In December 2012 the Puntland Maritime Police Force rescued 22 sailors who had been held hostage on board the Panama-registered ship Iceberg 1 for nearly three years – the longest period for any hostages held by Somali pirates. Roelf van Heerden, the South African commander of the ground force, gives an exclusive first-hand account of the operation.
The Iceberg 1, a 4 500 tonne roll on/roll off cargo vessel owned by Dubai-based Azal Shipping, was hijacked just ten nautical miles off Aden, Yemen, on March 29, 2010. She was carrying generators, transformers and fuel tanks and had a crew of 24 from Yemen, India, Ghana, Sudan, Pakistan and the Philippines.
The Iceberg 1 eventually ran aground in September 2011 off Garacad, a small coastal village in the Galmudug region on Somalia’s eastern seaboard. With two hostages dead, a continuing standoff between the owners and the pirates, and an exhausted, sickly crew of hostages, the last months of 2012 held little prospect of an end to the ordeal. That was until the Puntland Maritime Police Force (PMPF), under the command of a team of South Africans, took action.
Roelf van Heerden, who commanded the ground forces, is permanently employed by the PMPF and his main role, together with other South Africans, is to train the PMPF and deploy the police force. Van Heerden now takes up the story:
“On 28 October 2012 Mohamed Farole, son of Puntland’s President Abdirahman Mohamed Farole, called me at the headquarters of the PMPF in Bossaso and briefed me about the Iceberg. Mohamed, who is the director of the PMPF, also asked me to carefully assess whether the PMPF could undertake an operation aimed at freeing the hostages.
“All previous attempts to resolve the hijacking, including offers of a ransom, had failed due to disagreements between the parties on the ransom amount, the means and the location of the ransom transfer. The ship’s crew were also reportedly in a sorry physical and mental state. The first fatality, a Yemeni, was said to have committed suicide in October 2010 after continuous harassment by the pirates. The other fatality amongst the hostages was the first officer, Dhiraj Kumar Tiwari, who had been severely tortured by the pirates and had not been seen since September 2011.
“The vessel had also run out of fuel and the seasonal high winds had caused both the ship’s anchors to break loose allowing the vessel to drift helplessly onto the rocks. The Iceberg’s hull had ruptured and the lower hold containing eighteen very large generators in 12-metre containers had flooded.
“The operation started on 2 December 2012 with an air reconnaissance which revealed that the vessel had run aground close to the shore and from afar it appeared, incorrectly I must add, that a seaborne assault to board the vessel would be a simple matter. On my return to Bossaso I concluded that, given the skill levels of the men and the available weapons, we had no choice but to launch a simple seaborne assault by a force of less than ten men transported to the vessel by a skiff or fishing boat. Direct fire support to cover the movement and boarding of the vessel would be provided by a group ashore manning small arms and a variety of machine guns. I would command the operation and oversee the direct fire from the high ground above the beach. It is very difficult to keep anything secret in Somalia and the only person beside myself who knew the plan in detail at that point was Rear Admiral Abdurizak Diri Farah, the PMPF commander.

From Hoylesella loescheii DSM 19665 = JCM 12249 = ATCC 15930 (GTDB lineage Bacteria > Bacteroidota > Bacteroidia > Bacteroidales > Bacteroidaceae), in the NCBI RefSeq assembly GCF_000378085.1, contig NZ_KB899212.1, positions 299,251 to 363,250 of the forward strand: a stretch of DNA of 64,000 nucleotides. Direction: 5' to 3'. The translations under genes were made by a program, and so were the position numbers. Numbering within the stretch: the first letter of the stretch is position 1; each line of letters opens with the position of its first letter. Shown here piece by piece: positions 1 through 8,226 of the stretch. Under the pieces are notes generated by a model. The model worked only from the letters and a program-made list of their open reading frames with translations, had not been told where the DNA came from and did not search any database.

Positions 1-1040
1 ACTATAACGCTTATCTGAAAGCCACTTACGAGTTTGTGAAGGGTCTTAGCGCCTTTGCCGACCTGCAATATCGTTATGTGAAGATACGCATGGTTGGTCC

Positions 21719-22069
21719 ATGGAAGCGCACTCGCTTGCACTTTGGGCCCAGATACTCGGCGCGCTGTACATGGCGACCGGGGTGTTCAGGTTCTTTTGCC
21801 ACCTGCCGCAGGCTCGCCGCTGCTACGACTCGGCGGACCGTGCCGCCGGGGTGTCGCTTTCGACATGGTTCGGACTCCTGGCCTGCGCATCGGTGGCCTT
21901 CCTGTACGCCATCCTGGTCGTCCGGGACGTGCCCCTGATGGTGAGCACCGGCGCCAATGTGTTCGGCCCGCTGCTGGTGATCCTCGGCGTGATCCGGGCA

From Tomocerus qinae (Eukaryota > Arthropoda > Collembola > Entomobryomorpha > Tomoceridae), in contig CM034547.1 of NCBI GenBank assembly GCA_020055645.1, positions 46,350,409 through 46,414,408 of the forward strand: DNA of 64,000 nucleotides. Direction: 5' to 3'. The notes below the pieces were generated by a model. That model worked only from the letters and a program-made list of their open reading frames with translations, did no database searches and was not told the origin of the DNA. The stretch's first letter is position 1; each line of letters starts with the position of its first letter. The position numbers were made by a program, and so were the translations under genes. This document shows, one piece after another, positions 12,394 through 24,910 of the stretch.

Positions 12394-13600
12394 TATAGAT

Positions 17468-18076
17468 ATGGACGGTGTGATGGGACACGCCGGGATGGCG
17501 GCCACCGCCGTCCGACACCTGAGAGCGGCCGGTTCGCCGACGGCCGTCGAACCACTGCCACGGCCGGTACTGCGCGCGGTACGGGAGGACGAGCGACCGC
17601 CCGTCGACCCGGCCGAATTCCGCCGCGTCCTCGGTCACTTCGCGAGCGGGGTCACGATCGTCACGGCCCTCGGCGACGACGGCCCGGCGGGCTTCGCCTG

“I met President Farole in Garowe on 6 December 2012 to brief him on the plan and we left for the PMPF base at Eyl, approximately 200 kilometres to the southeast of Garowe, with his tacit approval. The next morning we prepared the skiff for the operation, rehearsed the assault and test fired the weapons. Arthur Walker flew the allotted Alouette III helicopter to Eyl on 9 December 2012 to provide general air support operations and casualty evacuation. After completing the coordination of the effort at Eyl with Arthur and Mohamed Farole, the president’s son, I left for the target area with two PMPF platoons, armed with an assortment of AK-47 rifles, PKM light machine guns and two DShK heavy machine guns. I briefed the troops on the exact details of the operation at 02:00 that night during one of the stops on the way to the vessel.”
Compromise and standoff
“On 10 December 2012 we arrived at the target area at 05:30 with the intent to deliver a rude awakening to the pirates. Great was our surprise when the initial silence was suddenly broken as we drew effective fire from small arms on the ship to the extent that both the DShK machine guns were slightly damaged and the troops were forced to dive for the safety of the ground in disarray. Our plan had been compromised somewhere along the line and the pirates knew of our plan to free the hostages.
“From this inauspicious start we recovered and fired at the ship’s bridge but soon realised that the steel plates provided more than adequate protection to the pirates, who used the portholes as firing positions. The PKM and DShK machine guns provided covering fire as planned and we attempted to launch the skiff. This was easier said than done and repeated efforts that day to achieve this were unsuccessful due to the tide, the size of the waves and the accuracy of the pirate fire.
“During the early morning of the second day we heard a number of vehicles approach from the direction of Garacad to the south of our position. What amounted to an attempt by the occupants of these vehicles to attack us and chase us away with a few rifle shots ended with the attackers being forced to flee, leaving three dead pirates and three prisoners behind.